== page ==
As shown in FIG. 15, the dispenser 410 is provided with a strap assembly 490 for supporting the dispenser 10 on the back of a vendor. This preferred embodiment 410 comprises a strap assembly similar in construction and operation to that described in connection with the previously described embodiment shown in FIGS. 1 through 6. The vendor dispenses beverage containers while wearing the dispenser 410 on his back in a manner similar to that described in connection with the previously described embodiment shown in FIGS. 1 through 6.

Referring now to FIGS. 17 through 21, there is shown at 510 a second preferred embodiment of the dispenser constructed in accordance with this invention. Basically, the second preferred embodiment 510 also comprises an insulated fabric cover 519 that surrounds a rack assembly 520. As best shown in FIG. 18, the rack assembly 520 generally resembles the shape of an inverted letter "t" and comprises a solid backwall 522 and solid sidewalls 524 and 526. Sidewalls 524 and 526 are provided with flanges 528 to enable attachment of the sidewalls to the backwall by any suitable means, e.g., conventional hardware such as rivets or welding.

The rack assembly 520 is provided with a plurality of dividers 530, e.g., four, that are provided with flanges 528 to enable attachment of the dividers 530 to the backwall 522 and sidewalls 524 and 526. The dividers 530 define a plurality of dispensing chutes, 540, 542, 544 and 546. Each divider is formed of any suitable material, e.g., aluminum, and as best shown in FIG. 20 includes elongated rectangular openings 547 which act to reduce material requirements during fabrication and also allow for the passage of chilled air therethrough to maintain the low temperature of the beverage containers stored therein. Also as shown in FIG. 20, dressed over the edges of the dividers forming each elongated opening are plastic guards 549 to protect the vendor from laceration injury to fingers and hands during the loading of containers into the dispenser 510.

As best shown in FIG. 18, each dispensing chute is arranged to receive a plurality of beverage containers 23 therein, retain the beverage containers in a side-by-side, single-file relationship and present them successively to one of a plurality of dispensing ports 550, 552, 554 and 556.

Referring to FIG. 18, dispensing ports 550 and 552 are located at one side of the rack assembly 520, the former located above the latter, while dispensing ports 544 and 556 are located at the other side of the rack assembly 520, the former located above the latter. Each dispensing port is constructed in a manner to permit withdrawal of beverage containers 23 only through the front end thereof during vending. As best shown in FIG. 18, each chute extends downwardly from the top of the rack assembly 520 and ramps towards a dispensing port. Each divider 530 is continuous as it extends downwardly, then curves and runs horizontally into the port.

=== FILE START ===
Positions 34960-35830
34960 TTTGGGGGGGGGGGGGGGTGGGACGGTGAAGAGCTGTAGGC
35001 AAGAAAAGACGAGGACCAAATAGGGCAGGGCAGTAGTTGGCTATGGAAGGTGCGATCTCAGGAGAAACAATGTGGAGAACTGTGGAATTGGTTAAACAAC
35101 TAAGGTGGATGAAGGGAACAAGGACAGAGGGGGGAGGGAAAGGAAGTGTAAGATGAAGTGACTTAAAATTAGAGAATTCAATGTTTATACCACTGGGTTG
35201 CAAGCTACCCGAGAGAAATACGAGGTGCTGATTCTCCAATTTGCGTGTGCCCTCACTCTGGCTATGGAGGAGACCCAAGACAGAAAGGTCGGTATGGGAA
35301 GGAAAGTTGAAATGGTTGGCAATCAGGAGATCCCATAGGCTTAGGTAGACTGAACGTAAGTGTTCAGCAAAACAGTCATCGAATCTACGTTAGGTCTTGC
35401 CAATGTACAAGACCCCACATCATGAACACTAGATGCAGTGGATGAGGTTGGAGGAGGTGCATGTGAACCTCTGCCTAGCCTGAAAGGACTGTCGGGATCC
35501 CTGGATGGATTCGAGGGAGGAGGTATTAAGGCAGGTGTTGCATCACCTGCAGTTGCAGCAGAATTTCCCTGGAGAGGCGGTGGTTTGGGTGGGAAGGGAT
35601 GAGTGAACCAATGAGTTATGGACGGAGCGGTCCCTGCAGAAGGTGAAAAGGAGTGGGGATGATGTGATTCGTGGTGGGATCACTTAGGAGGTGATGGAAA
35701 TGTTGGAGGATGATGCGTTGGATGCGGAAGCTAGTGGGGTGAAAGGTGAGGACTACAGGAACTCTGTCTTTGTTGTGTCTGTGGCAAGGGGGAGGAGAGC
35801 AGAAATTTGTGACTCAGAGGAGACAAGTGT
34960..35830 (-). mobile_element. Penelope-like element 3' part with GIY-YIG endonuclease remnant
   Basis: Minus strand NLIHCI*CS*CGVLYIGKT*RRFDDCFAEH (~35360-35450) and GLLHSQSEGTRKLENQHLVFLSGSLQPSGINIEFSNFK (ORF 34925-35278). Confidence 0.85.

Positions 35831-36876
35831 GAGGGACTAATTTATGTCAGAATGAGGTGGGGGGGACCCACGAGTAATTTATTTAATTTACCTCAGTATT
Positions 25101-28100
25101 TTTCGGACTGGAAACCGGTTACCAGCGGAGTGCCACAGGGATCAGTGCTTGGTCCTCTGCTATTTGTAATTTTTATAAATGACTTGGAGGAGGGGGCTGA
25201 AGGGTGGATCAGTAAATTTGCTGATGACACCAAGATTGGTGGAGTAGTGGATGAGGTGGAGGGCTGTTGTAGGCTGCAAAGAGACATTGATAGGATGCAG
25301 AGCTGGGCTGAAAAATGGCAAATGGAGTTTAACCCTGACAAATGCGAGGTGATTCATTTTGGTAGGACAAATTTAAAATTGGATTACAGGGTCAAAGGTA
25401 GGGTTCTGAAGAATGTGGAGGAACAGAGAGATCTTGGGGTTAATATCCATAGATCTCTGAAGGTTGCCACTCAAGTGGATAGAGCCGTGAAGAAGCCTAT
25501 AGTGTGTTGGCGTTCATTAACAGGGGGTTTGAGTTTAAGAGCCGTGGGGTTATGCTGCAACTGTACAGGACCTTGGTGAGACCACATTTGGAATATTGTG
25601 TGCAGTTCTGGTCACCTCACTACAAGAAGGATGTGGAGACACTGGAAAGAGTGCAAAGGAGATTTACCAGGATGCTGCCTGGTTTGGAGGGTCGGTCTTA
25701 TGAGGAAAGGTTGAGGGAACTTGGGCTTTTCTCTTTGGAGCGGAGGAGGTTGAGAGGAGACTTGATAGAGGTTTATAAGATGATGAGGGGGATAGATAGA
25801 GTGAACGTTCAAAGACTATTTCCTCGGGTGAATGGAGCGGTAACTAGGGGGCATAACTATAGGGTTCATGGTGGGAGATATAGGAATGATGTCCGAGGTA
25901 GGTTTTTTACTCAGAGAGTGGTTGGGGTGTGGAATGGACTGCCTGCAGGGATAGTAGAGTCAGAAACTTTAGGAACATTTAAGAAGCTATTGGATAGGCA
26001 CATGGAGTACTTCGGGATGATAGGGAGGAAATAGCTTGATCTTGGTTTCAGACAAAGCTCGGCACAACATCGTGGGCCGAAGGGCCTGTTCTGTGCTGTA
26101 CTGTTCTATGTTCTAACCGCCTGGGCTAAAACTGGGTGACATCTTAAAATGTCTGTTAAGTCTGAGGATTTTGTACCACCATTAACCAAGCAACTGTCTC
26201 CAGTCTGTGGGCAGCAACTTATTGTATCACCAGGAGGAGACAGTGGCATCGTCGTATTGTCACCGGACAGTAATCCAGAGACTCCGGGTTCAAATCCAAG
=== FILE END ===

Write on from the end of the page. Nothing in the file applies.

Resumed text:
Referring again to FIG. 17, a neoprene liner 560 located under the insulated fabric cover 519 surrounds the dispensing ports. The neoprene liner comprises a plurality of circular openings 562, each centered over the open end of each dispensing port. Each circular opening 562 is slightly larger than the exterior dimensions of the beverage container to permit the passage of beverage containers 23 therethrough one at a time during vending. The neoprene liner also acts to restrict the entry of warm air into the dispensing ports and the compartment during vending. This preferred embodiment 510 comprises a strap assembly 570 similar in construction and operation to that previously described and shown in FIG. 7. As best shown in FIGS. 17 and 19 the strap assembly 570 is removably secured to the rack assembly 520 by means of conventional hardware, e.g., nuts and bolts.

Referring again to FIGS. 17, 18 and 21, the insulated fabric cover 519 attaches to the rack assembly by means of conventional hardware, e.g., nuts, bolts and washers. The fabric cover 519 is similar in construction and operation to the fabric cover 319 previously described and shown in FIGS. 7 through 11 in that it is removable from the rack assembly for cleaning and to facilitate loading of beverage containers.

This embodiment 510 is loaded in a manner similar to that previously described in connection with the embodiment 310. That is, the vendor simply removes the top panel of the fabric cover 519 to gain access to dispensing chutes 540, 542, 544 and 546. Beverage containers 23 that have been previously chilled may then be successively stacked into the chutes in side-by-side relationship for vending.

Alternatively, the vendor may remove the insulated fabric cover 519 and strap assembly 570 from the rack assembly 524, load the dispensing chutes of the rack assembly with unchilled beverage containers 23 and place the loaded rack assembly 524 into a cooling vessel, e.g., a freezer, for quick chilling. After the beverage containers 23 have been chilled to a suitable temperature, the rack assembly 524 may be removed from the cooling vessel and the fabric cover 519 and strap assembly 570 reattached over the rack assembly 524. Under either method of loading, the fabric cover 519 acts to insulate and maintain the chilled temperature of the beverage containers stored therein and also acts to protect the vendor wearing the dispenser 510 from the cold temperature of the chilled rack assembly 524 during vending.